The machine then learns from this classified data to predict and classify unlabelled data. By repeating this process (aka training the machine), the algorithm learns and can then apply this knowledge to any other dataset.
For example, this could include dates or specific clauses in a legal context. Alternatively, when you press play on your favorite Netflix show, you’re telling their machine learning exactly what types of shows you’re interested in, and the more shows you watch, the more accurate it will become in predicting what shows you would more likely be interested in.
Unsupervised learning is the opposite of supervised learning. All the data is unlabelled or unclassified and the machine looks for whatever patterns it can find and groups the data according to those patterns.
The idea is that the machine learning algorithm organizes huge data sets into groups that are related or corresponding. The challenge with unsupervised data machine learning for many businesses is that it’s tricky to find an application for it.
One area that has seen an uptake in unsupervised machine learning is where organizations need to group or cluster customers by purchase behavior. In a legal context, such as legal document review, the unsupervised machine learning will cluster similar documents or clauses, along with clear anomalies from those groups. This would therefore reduce the time spent on manual review and ensure more time could be focused on reviewing those outliers where clauses or documents were different.
Reinforcement learning is where the algorithm uses a trial and error method to come to a clear objective. It’s a game-like scenario where the machine is rewarded or penalized for coming up with the right solution.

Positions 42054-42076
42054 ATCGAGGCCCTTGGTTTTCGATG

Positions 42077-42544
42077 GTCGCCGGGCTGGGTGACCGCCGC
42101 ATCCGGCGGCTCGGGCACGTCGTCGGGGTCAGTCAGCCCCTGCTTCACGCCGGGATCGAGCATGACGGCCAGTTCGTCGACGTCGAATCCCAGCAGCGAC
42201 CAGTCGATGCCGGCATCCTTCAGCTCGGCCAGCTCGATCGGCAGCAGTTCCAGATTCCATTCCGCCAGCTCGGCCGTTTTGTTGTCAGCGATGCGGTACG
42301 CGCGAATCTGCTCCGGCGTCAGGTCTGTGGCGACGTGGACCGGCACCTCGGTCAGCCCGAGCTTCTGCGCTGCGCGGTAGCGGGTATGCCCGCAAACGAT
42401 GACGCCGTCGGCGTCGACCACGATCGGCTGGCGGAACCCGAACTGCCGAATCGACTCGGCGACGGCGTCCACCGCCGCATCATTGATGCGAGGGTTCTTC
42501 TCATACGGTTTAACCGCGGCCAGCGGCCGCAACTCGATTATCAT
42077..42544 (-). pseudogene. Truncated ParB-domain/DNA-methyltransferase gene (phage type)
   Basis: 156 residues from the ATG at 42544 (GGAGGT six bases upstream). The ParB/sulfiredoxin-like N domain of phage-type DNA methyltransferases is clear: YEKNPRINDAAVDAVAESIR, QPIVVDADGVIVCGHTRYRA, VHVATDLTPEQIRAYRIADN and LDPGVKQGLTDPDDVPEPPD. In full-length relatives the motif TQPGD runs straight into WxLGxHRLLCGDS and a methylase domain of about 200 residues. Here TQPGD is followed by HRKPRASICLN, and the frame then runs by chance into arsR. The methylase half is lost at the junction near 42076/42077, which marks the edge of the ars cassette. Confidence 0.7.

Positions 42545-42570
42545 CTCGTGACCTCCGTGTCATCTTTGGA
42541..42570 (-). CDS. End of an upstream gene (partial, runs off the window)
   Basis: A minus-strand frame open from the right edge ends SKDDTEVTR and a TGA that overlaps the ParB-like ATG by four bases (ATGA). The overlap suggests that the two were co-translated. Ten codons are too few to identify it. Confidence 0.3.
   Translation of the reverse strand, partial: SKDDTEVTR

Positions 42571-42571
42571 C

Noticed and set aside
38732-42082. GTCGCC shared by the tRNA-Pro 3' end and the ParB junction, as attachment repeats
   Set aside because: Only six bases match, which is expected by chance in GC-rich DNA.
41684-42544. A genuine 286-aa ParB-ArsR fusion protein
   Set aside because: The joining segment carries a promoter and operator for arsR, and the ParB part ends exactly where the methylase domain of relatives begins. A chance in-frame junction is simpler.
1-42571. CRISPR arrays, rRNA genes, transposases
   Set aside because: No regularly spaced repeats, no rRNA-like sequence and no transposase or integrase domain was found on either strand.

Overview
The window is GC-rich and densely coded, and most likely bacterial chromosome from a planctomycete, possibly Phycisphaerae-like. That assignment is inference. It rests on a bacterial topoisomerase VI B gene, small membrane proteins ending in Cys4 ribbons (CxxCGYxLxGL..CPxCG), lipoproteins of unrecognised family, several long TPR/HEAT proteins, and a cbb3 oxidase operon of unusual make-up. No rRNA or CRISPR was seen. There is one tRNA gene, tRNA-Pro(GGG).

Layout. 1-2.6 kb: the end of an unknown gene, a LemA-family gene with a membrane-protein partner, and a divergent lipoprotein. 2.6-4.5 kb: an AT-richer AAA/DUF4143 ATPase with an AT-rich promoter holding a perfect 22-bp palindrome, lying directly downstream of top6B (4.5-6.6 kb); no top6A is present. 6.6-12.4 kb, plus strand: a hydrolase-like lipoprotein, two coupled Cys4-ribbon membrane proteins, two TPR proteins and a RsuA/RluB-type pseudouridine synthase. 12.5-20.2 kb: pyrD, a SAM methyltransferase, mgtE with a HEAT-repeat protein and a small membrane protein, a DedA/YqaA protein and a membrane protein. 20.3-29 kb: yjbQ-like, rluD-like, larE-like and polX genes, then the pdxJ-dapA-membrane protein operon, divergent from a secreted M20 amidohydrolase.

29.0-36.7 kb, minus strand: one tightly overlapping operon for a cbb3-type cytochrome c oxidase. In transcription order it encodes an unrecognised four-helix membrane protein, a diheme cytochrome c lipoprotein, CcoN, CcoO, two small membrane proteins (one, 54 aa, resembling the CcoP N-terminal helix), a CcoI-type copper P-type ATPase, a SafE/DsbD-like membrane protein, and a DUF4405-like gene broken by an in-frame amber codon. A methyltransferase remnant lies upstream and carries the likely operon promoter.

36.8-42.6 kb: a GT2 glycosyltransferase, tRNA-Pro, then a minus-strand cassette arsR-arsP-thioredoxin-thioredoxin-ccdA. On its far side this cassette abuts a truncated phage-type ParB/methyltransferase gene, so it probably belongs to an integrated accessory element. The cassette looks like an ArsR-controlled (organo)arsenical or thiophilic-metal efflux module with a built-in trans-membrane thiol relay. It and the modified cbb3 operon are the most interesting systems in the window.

The programmer has set the reward policy (or rules of the game) but machine learning has no idea what the correct outcome should be. The machine understands that the aim is to achieve the most rewards and so continually will try different ways to achieve the greatest reward – hence eventually finding a solution to the problem. Like using treats to train a dog, reinforcement learning is the tool used by Google’s AlphaGo program used to beat human chess champions.
Why use machine learning in legal?
While there will always be some laggards, (and there are still many in the legal sector), law firms across the world are starting to reap the benefits of using machine learning. From document review to due diligence, pre signature contract review to post signature contract analysis, we’ve talked about how legal departments are finding a way to use machine learning to augment their services for several years.
And that’s the point about, it’s not designed to take over the role of lawyers or paralegals – quite the opposite. It is a technology that’s designed specifically to work alongside human intelligence.
It’s designed to alleviate the laborious and tedious work, leaving lawyers free to focus on the reason they became lawyers in the first place – to provide the best client counsel and advice and ensure a successful outcome every time for every client.
Want to find out how machine learning could power your law firm or take your legal team to the next level? Contact us now to find out more.